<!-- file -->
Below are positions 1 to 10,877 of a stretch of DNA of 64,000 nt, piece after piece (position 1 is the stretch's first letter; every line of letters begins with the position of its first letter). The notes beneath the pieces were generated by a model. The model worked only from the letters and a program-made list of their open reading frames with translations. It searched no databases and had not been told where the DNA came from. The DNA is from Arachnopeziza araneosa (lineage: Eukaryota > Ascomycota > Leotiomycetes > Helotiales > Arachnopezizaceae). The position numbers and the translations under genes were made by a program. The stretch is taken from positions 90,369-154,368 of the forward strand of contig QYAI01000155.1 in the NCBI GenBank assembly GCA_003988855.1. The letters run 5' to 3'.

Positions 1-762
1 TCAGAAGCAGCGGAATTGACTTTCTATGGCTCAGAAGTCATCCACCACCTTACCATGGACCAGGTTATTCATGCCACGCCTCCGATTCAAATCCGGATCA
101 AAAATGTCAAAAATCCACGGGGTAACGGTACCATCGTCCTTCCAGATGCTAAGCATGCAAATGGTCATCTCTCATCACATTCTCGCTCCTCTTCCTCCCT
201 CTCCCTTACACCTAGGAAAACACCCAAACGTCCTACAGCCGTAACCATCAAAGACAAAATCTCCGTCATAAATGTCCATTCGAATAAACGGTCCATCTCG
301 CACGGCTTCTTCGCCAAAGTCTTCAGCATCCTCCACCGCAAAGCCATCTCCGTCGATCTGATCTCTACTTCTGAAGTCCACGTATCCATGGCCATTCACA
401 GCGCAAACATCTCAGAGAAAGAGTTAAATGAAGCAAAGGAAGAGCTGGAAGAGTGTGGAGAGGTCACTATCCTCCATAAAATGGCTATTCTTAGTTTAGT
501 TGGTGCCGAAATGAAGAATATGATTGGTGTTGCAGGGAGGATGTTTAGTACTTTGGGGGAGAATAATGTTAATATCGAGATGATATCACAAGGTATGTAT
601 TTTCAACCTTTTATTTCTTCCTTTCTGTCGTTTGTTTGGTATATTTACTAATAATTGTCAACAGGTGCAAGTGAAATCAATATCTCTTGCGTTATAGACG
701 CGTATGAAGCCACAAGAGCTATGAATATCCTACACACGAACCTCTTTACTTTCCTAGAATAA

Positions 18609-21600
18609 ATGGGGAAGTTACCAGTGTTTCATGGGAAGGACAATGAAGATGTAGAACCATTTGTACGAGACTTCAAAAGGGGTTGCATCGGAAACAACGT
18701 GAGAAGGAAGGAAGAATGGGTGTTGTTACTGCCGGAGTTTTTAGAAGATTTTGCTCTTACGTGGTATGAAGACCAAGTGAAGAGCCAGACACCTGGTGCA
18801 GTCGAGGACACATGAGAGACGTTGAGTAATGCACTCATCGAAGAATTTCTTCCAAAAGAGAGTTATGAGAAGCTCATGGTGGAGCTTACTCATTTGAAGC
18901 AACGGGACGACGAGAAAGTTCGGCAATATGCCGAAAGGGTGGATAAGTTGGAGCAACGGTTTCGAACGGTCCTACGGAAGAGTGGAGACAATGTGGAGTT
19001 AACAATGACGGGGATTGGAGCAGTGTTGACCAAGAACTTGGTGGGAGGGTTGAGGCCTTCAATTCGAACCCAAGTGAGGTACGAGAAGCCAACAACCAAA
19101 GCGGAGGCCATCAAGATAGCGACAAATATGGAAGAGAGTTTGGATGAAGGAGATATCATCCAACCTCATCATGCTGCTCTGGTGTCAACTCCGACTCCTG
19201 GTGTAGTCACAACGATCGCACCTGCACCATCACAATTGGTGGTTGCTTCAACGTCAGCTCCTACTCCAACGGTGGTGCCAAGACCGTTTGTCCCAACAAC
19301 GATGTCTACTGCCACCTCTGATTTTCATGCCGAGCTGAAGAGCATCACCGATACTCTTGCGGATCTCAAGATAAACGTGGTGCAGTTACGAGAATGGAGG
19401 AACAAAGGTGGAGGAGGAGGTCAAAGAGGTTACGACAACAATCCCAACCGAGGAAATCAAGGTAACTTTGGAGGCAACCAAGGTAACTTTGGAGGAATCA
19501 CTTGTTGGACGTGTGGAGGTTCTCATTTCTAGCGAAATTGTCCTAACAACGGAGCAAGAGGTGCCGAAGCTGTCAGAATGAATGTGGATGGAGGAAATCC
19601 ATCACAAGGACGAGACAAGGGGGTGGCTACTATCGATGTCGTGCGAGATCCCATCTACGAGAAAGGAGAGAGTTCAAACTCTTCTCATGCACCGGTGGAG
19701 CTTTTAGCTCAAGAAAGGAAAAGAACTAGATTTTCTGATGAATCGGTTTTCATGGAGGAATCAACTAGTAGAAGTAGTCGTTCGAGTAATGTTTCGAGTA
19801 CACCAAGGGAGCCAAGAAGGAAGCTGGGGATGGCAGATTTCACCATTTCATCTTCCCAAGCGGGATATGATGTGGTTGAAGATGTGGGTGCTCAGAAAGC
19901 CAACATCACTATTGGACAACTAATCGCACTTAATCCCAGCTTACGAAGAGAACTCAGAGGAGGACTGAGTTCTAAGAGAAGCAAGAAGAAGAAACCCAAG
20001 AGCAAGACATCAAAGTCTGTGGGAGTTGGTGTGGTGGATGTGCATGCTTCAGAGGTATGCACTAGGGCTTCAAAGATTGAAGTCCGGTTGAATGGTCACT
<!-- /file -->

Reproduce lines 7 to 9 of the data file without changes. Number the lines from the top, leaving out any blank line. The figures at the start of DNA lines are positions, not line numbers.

401 GCGCAAACATCTCAGAGAAAGAGTTAAATGAAGCAAAGGAAGAGCTGGAAGAGTGTGGAGAGGTCACTATCCTCCATAAAATGGCTATTCTTAGTTTAGT
501 TGGTGCCGAAATGAAGAATATGATTGGTGTTGCAGGGAGGATGTTTAGTACTTTGGGGGAGAATAATGTTAATATCGAGATGATATCACAAGGTATGTAT
601 TTTCAACCTTTTATTTCTTCCTTTCTGTCGTTTGTTTGGTATATTTACTAATAATTGTCAACAGGTGCAAGTGAAATCAATATCTCTTGCGTTATAGACG